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A few of you have asked about the cats, as in “What’s up with the cats?”

Well, I’ll tell you…

For much of my adult life I have lived with cats. This is not because I have a particular affinity for felines, although I like them well enough. Rather, it is because many of the women in my life have been partial to cats. It’s not quite been “love me, love my cats,” but close enough.

In my experience, Denise always had cats. And she made good cats, affectionate and responsive insofar as it’s possible to raise a responsive cat. For their part, the cats seemed to think I was a bit better than OK, and that feeling was mutual. But their true affection was unmistakably for Denise.

At the time of her death, Denise and I had two cats, Lizzie (honoring Elisabeth “Catty” Stanton) and Duffy (after a Seattle Blues Rocker.) The two girls share only an approximate age– more or less nine years old–and not a lot more in size, shape or personality. Raised indoors, they had finally joined us in the Caribbean outdoors where they adapted nicely and had four glorious months lounging about in the sunshine and eventually assuming a laissez-faire attitude with the geckos.

They seemed to really enjoy their new circumstances, so much so that on the day of our scheduled return to the other Washington they elected to remain on holiday, rather than making themselves available for the flight to the US. As it was, that journey turned into a three-day solo trial by snowstorm for Denise, while the girls and I held the Dominican fort.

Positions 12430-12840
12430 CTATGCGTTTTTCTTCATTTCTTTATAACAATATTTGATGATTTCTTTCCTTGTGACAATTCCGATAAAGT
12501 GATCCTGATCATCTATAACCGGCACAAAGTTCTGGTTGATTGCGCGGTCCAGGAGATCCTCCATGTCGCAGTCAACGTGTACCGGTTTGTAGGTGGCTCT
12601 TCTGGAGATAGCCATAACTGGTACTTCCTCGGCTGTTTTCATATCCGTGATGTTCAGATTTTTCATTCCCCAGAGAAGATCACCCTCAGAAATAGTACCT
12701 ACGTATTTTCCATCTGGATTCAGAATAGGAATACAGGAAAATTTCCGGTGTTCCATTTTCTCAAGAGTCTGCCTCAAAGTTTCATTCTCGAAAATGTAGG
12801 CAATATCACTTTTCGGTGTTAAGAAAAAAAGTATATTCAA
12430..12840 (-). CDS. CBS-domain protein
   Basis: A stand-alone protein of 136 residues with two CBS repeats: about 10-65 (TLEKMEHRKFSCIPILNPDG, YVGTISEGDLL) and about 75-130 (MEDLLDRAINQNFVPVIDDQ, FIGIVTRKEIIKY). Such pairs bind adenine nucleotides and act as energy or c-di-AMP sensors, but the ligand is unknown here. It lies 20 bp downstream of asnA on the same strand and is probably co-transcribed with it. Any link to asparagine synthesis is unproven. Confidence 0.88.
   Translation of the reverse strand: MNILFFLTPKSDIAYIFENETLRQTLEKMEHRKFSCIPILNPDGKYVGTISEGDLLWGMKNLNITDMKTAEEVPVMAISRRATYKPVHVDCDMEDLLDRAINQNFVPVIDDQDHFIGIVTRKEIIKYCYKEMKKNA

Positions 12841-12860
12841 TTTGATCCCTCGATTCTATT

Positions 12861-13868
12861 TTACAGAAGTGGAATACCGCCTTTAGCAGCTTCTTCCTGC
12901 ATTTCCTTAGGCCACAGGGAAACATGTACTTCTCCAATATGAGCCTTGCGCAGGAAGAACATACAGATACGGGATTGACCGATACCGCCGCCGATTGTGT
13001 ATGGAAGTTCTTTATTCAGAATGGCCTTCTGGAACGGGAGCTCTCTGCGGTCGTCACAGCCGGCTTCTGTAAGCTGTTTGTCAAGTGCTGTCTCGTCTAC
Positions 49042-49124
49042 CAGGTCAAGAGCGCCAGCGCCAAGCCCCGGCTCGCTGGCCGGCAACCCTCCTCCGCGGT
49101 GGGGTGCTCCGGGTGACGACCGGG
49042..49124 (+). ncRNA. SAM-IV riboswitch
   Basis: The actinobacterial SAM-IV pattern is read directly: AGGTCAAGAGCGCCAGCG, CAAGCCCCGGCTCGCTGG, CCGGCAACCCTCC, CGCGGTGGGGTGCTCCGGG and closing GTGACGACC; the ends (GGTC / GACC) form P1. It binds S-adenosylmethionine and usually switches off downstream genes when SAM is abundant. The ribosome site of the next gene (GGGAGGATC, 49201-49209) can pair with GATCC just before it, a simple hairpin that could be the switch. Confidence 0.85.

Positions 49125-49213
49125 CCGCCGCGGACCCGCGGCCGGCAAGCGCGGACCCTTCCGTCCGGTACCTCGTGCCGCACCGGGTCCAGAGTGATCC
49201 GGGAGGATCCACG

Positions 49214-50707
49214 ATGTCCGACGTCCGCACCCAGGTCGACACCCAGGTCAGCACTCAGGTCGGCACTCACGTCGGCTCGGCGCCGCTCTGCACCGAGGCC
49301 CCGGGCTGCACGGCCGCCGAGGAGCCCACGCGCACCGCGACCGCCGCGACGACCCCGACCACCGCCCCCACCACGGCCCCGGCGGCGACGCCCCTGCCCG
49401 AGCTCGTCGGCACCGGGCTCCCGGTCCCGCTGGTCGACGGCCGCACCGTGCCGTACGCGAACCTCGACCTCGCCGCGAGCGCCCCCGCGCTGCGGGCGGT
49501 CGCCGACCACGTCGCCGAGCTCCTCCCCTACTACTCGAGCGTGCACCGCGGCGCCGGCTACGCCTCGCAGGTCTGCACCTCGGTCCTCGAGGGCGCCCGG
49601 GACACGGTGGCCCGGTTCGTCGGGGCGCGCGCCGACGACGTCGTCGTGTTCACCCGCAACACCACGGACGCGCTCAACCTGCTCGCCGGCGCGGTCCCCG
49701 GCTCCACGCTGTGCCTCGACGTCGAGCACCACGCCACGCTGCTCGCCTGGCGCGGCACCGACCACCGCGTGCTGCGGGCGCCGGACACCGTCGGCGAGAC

Soon thereafter, I sped to Denise, leaving the girls in the care of friends and–by curious coincidence, Christin, our regular house sitter in the US who happened to be visiting her mom, vacationing in Las Galeras.

Over the course of several weeks following, in an effort facilitated electronically by a friend in DC and carried out on the ground by a substantial cross-section of the village of Las Galeras and ultimately and nimbly executed by our friend Christin who, bending regulations and violating rules with aplomb, ultimately delivered both cats safely to our home in Takoma Park.

There I quickly and completely became the primary, if not the sole object of their considerable affection. This was gratifying and comforting in any number of ways as I faced my own changed circumstances, the foremost being the circumstance of  “No Denise.”